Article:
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Welcome to the June 24, 2020 edition of ACM TechNews, providing timely information for IT professionals three times a week.

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AI Researchers Condemn Predictive Crime Software, Citing Racial Bias, Flawed Methods
Taylor Hatmaker
June 24, 2020

A coalition of more than 1,000 researchers, academics, and experts in artificial intelligence condemned soon-to-be-published research claims of predictive crime software. The opponents sent an open letter to the publisher Springer, asking that it reconsider publishing the controversial research. Authors and Harrisburg University researchers Roozbeh Sadeghian and Jonathan W. Korn claim their facial recognition software can forecast whether a person will become a criminal, but the coalition expressed doubts on their findings, citing "unsound scientific premises, research, and methods, which numerous studies spanning our respective disciplines have debunked over the years." The letter from the coalition said, "The uncritical acceptance of default assumptions inevitably leads to discriminatory design in algorithmic systems, reproducing ideas which normalize social hierarchies and legitimize violence against marginalized groups."

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Japan’s Fugaku, the world’s fastest supercomputer. Japanese Supercomputer Is Crowned World's Speediest
The New York Times
Don Clark
June 22, 2020

The Fugaku supercomputer in Japan was ranked the world's fastest in the biannual Top500 list, dethroning an IBM system at Oak Ridge National Laboratory (ORNL). Installed in the city of Kobe by the RIKEN Institute, Fugaku executes 2.8 times more calculations per second than the ORNL system. RIKEN said Fugaku is being used to help study, diagnose, and treat Covid-19; its predecessor, RIKEN's K Supercomputer, gained the lead spot on the Top500 list in 2011. Fugaku was co-developed by technology company Fujitsu, utilizing chips designed with technology from semiconductor and software maker Arm. Arm's Christopher Bergey said Fugaku "is the culmination of almost 10 years of investment and work."

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Researchers Develop Tool to Protect Children's Online Privacy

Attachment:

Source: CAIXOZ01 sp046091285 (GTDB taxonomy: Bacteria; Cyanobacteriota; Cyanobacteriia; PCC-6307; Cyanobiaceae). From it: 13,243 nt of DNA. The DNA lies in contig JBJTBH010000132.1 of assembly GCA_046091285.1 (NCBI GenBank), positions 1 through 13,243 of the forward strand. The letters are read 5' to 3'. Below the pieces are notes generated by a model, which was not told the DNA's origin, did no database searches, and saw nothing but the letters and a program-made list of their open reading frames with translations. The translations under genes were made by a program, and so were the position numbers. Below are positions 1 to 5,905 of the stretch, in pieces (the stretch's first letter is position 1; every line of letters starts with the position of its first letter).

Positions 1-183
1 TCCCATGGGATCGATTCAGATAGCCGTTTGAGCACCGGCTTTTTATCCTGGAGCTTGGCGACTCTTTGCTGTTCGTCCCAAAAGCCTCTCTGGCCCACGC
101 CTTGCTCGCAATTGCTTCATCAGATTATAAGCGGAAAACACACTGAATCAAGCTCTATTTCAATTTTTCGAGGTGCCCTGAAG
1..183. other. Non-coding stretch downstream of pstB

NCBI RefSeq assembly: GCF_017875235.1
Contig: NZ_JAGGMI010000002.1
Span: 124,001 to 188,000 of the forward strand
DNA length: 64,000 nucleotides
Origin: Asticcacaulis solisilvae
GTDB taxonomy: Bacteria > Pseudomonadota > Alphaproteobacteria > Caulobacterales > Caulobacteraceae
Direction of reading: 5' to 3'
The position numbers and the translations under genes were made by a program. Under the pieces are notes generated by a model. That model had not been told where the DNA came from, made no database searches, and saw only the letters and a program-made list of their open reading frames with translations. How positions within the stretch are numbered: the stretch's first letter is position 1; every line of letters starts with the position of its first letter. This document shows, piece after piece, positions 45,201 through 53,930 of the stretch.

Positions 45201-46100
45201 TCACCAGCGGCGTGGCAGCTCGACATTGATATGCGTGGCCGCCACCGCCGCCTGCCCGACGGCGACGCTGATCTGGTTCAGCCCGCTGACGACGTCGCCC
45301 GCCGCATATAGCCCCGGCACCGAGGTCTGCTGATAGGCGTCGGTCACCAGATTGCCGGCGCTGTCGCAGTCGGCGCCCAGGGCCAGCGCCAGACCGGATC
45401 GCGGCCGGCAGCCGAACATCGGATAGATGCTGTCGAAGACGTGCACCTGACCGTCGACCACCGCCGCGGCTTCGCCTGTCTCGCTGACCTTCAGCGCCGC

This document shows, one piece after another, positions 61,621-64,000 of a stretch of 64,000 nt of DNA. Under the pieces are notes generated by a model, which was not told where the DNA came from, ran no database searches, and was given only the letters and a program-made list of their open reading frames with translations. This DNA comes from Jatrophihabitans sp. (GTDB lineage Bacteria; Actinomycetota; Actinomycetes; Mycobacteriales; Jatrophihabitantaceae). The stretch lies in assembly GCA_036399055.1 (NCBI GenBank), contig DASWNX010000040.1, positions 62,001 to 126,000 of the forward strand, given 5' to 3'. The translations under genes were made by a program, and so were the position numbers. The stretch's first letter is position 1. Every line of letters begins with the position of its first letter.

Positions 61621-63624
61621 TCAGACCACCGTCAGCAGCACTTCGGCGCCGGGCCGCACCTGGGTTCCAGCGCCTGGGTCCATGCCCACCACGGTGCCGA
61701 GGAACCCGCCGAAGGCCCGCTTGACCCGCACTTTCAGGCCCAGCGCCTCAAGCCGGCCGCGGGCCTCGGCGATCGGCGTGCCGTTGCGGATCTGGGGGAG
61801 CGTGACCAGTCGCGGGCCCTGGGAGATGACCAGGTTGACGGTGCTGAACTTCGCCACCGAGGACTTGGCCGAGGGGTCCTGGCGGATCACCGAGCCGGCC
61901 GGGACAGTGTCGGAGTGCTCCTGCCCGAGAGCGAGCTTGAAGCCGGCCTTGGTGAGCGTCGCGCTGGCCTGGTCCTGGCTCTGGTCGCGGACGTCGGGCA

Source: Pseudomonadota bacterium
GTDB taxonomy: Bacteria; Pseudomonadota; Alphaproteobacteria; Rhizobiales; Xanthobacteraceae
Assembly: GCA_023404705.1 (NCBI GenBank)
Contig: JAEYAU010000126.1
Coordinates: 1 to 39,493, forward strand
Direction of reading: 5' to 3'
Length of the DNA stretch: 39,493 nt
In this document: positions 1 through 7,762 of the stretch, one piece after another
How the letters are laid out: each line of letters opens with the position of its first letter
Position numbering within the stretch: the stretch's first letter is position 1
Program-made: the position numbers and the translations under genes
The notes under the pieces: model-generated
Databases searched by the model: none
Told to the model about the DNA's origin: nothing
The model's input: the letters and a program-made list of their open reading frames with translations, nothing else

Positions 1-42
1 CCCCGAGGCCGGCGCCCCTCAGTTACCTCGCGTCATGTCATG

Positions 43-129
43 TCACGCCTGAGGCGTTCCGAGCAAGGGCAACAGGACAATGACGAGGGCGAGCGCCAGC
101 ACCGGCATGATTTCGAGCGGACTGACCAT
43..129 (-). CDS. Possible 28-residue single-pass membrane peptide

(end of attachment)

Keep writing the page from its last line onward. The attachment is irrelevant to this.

UT Dallas News Center
Kim Horner
June 23, 2020

Researchers at the University of Texas at Dallas (UT Dallas), the Georgia Institute of Technology, New York University, and Intel have developed a tool that can determine whether mobile applications for children comply with the federal Children's Online Privacy Protection Act (COPPA). The researchers used their COPPA Tracking by Checking Hardware-Level Activity (COPPTCHA) tool to determine that 72 of 100 mobile apps for children that they examined violated COPPA. COPPTCHA accesses a device's special-purpose register, a temporary data-storage site within a microprocessor that tracks its activities, and detects the signature of an app transmitting data. The tool was found to be 99% accurate in assessing apps' COPPA compliance; it found many popular game apps for young children exposed users' Android IDs, Android advertising IDs, and device descriptions. UT Dallas' Kanad Basu said apps that violate COPPA pose privacy risks that could enable bad actors to ascertain a child's identity and location.

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A robot in a human living space. Model Helps Robots Think More Like Humans When Searching for Objects
The Michigan Engineer News Center
June 18, 2020

University of Michigan (U-M) researchers have developed a model for a practical technique that robots can use to visually search for or target items in complex environments in a more humanlike manner. The Semantic Linking Maps (SLiM) model teaches robots to seek items in close proximity if they are already in sight of a "landmark object." SLiM links certain landmark objects in the robot's memory to other related objects, along with data about the two objects' typical spatial relationships. The researchers employed SLiM to factor in features of both target and landmark objects, in order to give robots a stronger understanding of how things can be arranged in an environment. Said U-M’s Zhan Zeng, “Being able to efficiently search for objects in an environment is crucial for service robots to autonomously perform tasks. We provide a practical method that enables robot to actively search for target objects in a complex environment.”

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Researchers Use Simulation to Teach Drones to Catch Objects
Venture Beat
Khari Johnson
June 18, 2020